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How Ben Roethlisberger Completed the Steelers’ Puzzle

After three AFC Championship game failures and a blown Super Bowl, Steelers chairman Dan Rooney put his thumb on the scale in the Steelers “war room.” Although general manager Kevin Colbert and head coach Bill Cowher were content with quarterback Tommy Maddox, Rooney convinced them to draft quarterback Ben Roethlisberger with their first-round pick.

Prior to drafting Roethlisberger, the Steelers hopes to regain glory that the 1970s dynasty achieved were foiled due to poor quarterback play. From the 1990s to early 2000s, the Steelers had very good teams but quarterback play in the clutch always came back to haunt them.

Starting in 1994, the Steelers were heavy favorites against the San Diego Chargers in the AFC Championship Game but failed to win the game after a poor performance offensively and a goal line stand in the final minutes by the Chargers.

In 1995, the Steelers advanced to the Super Bowl, but quarterback Neil O’Donnell’s three interceptions left Pittsburgh still stuck with only four Lombardi Trophies. The Super Bowl team included future Hall-of-Famers Kevin Greene, Dermontti Dawson and Rod Woodson (albeit very limited action from Woodson).

In 1997, the Steelers once again got back to the AFC Championship Game at Three Rivers Stadium. At quarterback this time around was Kordell Stewart. The wide receiver turned quarterback had a poor performance throwing three interceptions while failing to outduel Denver Broncos’ John Elway. Even Jerome Bettis in the backfield was not enough to overcome poor quarterback play, costing Pittsburgh a spot in the Super Bowl.

In 2001, the Steelers moved into their new home, Heinz Field, and they were able to open the inaugural by hosting an AFC Championship Game. Unfortunately, Stewart had another poor performance, as he threw three picks. The blame does not fall all on Stewart though, as special teams’ gaffes cost the Steelers big time in this game as well.

Pittsburgh, although keeping much of the same team from 2001 and still having future Hall-of-Fame running back Bettis, bottomed out in 2003. The 03 Steelers went 6-10 while being quarterbacked by Maddox, which prompted Rooney to persuade Colbert and Cowher to draft a quarterback. The quarterback turned out to be Roethlisberger.

In his rookie season, Rothlisberger showed his star power. After entering in week two for an injured Maddox, he rattled off 13 consecutive wins and the Steelers went 15-1. The Pittsburgh Steelers were back hosting an AFC Championship Game. Once again, however, they lost to the New England Patriots. The team played poorly and left a bitter taste in the mouths of players and fans. Pittsburgh’s AFC Championship Game woes were coming to an end though.

In 2005, the Steelers were back in the AFC Championship Game. After qualifying for the playoffs by the skin of their teeth, they advanced to the Super Bowl because of Ben Roethlisberger. On the road to the AFC Championship game, Roethlisberger tossed five touchdowns and only threw one interception. These numbers helped the Steelers defeat the Cincinnati Bengals in the Wild Card game and Super Bowl favorites Indianapolis Colts in the Divisional round.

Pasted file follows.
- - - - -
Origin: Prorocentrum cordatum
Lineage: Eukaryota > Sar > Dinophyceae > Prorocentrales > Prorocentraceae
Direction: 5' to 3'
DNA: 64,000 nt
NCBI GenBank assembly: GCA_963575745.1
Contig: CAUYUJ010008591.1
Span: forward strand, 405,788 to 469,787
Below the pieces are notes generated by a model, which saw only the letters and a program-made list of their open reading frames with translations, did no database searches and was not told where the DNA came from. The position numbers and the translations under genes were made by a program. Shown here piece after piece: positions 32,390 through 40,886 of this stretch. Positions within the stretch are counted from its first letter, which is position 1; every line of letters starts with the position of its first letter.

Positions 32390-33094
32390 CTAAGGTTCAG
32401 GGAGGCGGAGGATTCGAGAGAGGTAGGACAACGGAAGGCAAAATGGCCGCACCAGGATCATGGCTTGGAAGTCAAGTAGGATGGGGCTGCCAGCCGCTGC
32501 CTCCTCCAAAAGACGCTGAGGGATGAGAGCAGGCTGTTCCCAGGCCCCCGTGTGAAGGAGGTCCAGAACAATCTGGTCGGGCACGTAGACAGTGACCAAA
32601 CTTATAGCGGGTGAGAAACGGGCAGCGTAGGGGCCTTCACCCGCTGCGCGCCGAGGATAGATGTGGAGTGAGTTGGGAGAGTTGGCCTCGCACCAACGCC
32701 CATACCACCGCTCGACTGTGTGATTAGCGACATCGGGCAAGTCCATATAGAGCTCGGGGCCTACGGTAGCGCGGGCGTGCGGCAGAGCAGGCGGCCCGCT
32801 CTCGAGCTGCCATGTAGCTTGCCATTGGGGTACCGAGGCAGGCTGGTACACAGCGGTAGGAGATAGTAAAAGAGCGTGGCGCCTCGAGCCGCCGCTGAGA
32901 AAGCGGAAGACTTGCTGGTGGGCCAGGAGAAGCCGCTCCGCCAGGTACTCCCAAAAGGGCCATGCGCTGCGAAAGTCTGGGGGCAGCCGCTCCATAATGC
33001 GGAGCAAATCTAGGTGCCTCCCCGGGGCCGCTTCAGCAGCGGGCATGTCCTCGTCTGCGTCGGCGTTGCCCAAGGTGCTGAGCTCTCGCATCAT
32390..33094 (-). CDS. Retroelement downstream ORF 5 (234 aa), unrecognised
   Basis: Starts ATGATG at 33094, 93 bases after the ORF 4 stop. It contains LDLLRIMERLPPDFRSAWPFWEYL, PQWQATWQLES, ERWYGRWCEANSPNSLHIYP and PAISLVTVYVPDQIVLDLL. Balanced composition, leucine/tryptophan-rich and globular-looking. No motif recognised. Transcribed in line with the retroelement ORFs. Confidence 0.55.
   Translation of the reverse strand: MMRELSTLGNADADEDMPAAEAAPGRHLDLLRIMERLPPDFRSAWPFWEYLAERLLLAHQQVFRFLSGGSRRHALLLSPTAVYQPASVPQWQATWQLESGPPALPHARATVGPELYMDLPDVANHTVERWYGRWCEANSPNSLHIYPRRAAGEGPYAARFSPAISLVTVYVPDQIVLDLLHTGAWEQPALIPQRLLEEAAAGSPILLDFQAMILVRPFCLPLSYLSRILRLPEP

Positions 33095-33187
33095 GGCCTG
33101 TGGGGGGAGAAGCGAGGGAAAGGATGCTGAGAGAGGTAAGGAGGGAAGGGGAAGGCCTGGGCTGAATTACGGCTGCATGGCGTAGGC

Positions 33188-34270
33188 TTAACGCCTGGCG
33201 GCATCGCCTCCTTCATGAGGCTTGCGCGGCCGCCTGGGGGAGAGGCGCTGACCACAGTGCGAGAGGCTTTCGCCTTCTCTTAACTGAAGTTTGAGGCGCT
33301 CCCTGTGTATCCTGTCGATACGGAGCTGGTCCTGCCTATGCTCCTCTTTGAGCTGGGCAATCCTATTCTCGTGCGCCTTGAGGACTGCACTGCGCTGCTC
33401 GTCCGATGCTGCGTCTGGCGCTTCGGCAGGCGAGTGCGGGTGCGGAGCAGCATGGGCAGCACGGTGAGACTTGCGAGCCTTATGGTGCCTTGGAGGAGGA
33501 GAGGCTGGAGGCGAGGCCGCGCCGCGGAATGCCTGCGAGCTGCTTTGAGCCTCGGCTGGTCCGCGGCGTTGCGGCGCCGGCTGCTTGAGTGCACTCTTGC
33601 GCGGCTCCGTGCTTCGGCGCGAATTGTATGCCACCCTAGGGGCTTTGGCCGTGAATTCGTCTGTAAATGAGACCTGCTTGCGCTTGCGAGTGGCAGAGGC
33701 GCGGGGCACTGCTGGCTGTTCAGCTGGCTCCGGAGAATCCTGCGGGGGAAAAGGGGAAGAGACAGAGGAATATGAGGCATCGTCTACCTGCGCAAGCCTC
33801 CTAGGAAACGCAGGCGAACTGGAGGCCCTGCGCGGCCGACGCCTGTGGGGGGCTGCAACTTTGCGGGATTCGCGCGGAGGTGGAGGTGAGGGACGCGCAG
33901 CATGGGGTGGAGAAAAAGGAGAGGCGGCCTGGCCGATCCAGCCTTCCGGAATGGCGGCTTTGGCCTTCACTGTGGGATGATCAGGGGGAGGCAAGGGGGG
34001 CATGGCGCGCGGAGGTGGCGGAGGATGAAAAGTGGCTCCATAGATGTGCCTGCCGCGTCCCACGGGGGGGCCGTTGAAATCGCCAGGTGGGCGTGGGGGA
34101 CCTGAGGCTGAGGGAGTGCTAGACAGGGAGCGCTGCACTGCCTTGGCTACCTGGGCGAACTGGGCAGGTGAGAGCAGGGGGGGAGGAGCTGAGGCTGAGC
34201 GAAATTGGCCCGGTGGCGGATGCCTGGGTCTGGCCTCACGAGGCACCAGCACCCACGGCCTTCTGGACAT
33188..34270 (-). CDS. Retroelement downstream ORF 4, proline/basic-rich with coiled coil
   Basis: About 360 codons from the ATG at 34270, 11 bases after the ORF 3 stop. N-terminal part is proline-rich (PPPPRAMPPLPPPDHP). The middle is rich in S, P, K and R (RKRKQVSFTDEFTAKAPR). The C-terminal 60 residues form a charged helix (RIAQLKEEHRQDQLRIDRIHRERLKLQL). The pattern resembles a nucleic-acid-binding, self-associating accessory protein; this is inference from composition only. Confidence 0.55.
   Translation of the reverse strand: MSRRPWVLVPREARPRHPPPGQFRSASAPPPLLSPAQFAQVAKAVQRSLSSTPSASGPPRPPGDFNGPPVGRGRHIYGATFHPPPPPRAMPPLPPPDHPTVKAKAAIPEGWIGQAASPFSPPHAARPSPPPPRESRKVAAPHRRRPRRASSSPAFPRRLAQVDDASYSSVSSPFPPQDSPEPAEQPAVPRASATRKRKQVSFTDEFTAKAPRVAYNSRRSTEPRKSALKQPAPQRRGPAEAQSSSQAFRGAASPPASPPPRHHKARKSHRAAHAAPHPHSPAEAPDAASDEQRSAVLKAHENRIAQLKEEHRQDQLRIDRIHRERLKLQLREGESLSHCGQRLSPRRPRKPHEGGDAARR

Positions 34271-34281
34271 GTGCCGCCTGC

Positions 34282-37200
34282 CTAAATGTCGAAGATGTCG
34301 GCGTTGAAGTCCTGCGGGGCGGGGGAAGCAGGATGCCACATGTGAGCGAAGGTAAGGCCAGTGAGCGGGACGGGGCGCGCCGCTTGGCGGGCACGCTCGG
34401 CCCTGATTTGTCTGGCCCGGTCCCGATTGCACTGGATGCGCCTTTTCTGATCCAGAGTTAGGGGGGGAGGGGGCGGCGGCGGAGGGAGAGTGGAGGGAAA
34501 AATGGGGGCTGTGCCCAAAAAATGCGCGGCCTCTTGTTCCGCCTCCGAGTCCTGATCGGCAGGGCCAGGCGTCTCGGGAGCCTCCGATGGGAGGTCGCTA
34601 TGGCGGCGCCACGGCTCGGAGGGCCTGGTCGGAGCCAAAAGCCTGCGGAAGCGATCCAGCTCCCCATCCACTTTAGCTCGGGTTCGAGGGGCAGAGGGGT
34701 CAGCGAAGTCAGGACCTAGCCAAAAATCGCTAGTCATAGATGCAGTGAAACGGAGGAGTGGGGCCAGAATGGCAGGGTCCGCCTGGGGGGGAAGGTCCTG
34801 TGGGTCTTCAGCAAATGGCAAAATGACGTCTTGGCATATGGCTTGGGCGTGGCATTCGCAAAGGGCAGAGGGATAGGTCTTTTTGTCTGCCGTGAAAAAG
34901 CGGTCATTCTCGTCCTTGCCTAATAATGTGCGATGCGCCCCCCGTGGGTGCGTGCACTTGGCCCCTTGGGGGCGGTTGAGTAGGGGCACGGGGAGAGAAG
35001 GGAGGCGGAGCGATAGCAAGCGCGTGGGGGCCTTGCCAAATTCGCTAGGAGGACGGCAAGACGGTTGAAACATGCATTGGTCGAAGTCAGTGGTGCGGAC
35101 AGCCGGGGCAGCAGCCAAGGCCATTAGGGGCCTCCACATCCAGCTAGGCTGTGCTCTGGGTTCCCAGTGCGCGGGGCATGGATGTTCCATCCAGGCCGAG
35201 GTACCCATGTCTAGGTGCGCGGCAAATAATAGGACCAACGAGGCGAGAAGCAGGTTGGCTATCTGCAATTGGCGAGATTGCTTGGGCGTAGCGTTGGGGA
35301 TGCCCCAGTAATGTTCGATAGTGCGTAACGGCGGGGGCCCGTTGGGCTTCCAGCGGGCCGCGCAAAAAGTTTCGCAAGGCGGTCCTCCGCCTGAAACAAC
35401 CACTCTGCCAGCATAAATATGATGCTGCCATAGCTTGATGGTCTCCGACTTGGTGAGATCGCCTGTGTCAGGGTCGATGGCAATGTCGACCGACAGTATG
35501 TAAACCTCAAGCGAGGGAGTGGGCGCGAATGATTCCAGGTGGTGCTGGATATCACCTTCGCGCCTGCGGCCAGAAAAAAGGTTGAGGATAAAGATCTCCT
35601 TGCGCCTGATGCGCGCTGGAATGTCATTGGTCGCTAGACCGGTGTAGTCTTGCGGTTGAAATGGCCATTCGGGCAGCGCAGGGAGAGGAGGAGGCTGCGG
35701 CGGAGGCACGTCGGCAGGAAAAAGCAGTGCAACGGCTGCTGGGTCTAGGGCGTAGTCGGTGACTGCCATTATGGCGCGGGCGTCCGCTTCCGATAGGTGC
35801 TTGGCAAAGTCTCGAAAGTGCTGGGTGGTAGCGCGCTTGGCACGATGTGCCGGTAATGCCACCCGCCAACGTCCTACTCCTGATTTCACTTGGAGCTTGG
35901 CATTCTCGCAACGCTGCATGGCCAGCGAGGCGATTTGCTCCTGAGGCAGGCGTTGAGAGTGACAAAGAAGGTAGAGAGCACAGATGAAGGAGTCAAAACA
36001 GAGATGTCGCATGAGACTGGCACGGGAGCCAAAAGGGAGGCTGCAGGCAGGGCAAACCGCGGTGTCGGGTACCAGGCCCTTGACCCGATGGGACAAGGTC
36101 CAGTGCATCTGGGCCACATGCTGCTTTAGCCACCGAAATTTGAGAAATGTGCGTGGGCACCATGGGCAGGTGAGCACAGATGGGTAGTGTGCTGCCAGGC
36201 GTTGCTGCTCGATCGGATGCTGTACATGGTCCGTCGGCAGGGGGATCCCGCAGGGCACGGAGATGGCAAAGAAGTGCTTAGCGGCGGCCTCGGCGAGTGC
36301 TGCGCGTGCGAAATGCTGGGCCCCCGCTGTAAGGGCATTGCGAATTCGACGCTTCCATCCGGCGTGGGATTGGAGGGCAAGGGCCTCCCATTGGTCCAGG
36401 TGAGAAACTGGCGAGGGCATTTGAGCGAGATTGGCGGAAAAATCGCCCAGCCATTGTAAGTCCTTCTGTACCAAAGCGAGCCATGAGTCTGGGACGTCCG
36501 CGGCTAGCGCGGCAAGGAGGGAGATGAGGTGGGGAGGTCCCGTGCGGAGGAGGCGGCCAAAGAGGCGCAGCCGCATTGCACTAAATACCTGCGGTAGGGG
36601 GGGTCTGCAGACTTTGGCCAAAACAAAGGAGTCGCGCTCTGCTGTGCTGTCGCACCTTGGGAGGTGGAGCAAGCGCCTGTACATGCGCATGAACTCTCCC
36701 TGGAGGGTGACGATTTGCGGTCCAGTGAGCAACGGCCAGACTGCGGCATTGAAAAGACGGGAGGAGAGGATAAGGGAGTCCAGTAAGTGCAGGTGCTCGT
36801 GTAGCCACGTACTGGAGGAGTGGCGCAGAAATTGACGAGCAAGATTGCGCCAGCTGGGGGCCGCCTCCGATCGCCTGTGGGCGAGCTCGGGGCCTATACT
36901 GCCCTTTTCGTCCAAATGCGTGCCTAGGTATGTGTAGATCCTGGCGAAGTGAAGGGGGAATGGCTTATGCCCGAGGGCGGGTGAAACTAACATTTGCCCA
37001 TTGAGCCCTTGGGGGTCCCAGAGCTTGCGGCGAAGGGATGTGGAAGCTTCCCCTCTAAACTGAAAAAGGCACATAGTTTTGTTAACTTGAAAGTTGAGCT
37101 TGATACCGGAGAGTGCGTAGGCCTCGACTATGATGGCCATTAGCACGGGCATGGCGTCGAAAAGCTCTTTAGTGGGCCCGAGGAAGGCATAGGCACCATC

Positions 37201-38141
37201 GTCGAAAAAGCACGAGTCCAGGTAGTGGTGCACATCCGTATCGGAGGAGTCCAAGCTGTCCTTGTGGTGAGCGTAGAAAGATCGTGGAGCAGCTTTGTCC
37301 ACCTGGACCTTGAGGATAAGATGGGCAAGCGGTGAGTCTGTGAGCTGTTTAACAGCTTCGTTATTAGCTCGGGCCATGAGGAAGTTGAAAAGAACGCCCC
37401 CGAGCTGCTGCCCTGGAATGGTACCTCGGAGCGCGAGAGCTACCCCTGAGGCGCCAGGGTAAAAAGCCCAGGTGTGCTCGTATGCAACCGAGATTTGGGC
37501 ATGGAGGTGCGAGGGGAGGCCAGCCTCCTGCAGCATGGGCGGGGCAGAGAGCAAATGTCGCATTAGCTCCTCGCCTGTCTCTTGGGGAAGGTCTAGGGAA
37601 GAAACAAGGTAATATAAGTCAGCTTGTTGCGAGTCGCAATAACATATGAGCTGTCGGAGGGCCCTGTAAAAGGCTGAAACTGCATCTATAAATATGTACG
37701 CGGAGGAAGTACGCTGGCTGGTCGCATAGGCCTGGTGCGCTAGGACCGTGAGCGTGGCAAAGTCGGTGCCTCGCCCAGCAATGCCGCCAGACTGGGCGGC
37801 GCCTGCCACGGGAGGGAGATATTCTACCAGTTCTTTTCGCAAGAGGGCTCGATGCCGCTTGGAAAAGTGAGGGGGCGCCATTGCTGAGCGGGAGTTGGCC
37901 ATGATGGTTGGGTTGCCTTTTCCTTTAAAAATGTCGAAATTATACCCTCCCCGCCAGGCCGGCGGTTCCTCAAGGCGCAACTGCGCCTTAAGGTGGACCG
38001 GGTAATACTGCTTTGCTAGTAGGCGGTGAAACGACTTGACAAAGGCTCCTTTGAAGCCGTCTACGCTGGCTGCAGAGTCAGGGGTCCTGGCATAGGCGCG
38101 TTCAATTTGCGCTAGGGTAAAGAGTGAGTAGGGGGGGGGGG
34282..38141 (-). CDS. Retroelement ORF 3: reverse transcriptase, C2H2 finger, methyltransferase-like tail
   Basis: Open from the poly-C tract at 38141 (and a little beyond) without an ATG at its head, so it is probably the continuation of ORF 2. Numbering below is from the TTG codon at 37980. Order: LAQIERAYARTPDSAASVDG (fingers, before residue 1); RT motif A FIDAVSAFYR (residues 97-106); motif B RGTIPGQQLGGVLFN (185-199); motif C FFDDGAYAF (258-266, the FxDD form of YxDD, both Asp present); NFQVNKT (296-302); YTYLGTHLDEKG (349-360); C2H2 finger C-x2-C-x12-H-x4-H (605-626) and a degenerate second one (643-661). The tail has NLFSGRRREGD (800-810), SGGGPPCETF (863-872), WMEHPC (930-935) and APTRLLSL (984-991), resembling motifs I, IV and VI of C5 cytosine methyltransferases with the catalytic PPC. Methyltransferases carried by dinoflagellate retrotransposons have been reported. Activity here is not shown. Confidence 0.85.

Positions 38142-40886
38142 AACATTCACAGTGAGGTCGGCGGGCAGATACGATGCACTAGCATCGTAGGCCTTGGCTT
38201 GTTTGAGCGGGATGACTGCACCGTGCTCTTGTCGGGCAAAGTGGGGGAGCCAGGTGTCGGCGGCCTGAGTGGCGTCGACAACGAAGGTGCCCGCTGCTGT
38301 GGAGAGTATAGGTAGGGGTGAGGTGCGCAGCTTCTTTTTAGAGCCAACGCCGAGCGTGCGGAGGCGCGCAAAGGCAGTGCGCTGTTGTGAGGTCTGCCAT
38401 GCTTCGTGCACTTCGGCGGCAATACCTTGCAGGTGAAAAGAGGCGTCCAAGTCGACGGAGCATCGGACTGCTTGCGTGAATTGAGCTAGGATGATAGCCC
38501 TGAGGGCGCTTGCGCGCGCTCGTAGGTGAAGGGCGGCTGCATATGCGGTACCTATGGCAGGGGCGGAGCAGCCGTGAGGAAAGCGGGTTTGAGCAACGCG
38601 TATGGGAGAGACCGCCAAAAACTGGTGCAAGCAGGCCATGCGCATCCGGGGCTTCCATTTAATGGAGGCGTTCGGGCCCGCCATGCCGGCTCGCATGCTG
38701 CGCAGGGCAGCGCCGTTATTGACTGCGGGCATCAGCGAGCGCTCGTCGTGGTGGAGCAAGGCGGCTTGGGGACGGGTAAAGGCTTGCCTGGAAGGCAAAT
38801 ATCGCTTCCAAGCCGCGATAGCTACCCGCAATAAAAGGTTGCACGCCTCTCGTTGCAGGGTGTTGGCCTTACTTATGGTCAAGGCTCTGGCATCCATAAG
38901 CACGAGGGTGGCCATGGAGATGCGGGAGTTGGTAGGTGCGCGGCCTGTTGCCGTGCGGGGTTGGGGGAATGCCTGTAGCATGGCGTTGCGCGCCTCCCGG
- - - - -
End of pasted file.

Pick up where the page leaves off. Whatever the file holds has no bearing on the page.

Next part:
This time around in the AFC Championship Game, Roethlisberger turned up. Against the Broncos in Mile High Stadium, he tossed two touchdowns and scored a touchdown with his legs to send the Steelers to Detroit for Super Bowl XL.

Unfortunately for Roethlisberger, Super Bowl XL was not his finest hour. Roethlisberger threw for only 123 yards and tossed two picks, including a lollipop throw near the goal line which almost was returned for a touchdown.

Even with his poor performance, he ended up winning the Steelers their fifth Super Bowl with a team that was very similar to the team in 2001 that lost to the Patriots. They still had Joey Porter, Jerome Bettis, Hines Ward, Alan Faneca, Casey Hampton, Aaron Smith, and more important pieces.

The Steelers 2005 team was still mostly around in 2008 and just needed good quarterback play to push an all-time defense over the top. Luckily, Pittsburgh was not trotting out Stewart or O’Donnell as their signal caller, but Roethlisberger.

In the 2008 playoffs, Roethlisberger did not put up gaudy numbers like he did in 2005; he did not need to. In his two playoff games leading up to Super Bowl XLIII, he tossed two touchdowns while never turning the ball over. Even performances like these from Stewart in AFC Championship games would have given Pittsburgh a spot in the Super Bowl.  

In the Super Bowl, however, Ben Roethlisberger showed his ability in the clutch. Unlike O’Donnell who turned it over anytime the Steelers would try to get back in the game, Roethlisberger led a game winning drive.

Like a general leading an army, Roethlisberger changed protection and hit the opposition where they were not. This all culminated in one of the most iconic plays in Super Bowl history when Ben Roethlisberger delivered a pass over the outstretched arms of three Cardinal defenders into Santonio Holmes’ hands for the winning score.  

Roethlisberger’s playoff and Super Bowl heroics led to the Steelers finally getting over the hump and lifting their fifth and sixth Lombardi trophies. Rooney’s foresight to see Roethlisberger’s potential allowed the Steelers to become true contenders for the first time in over two decades.

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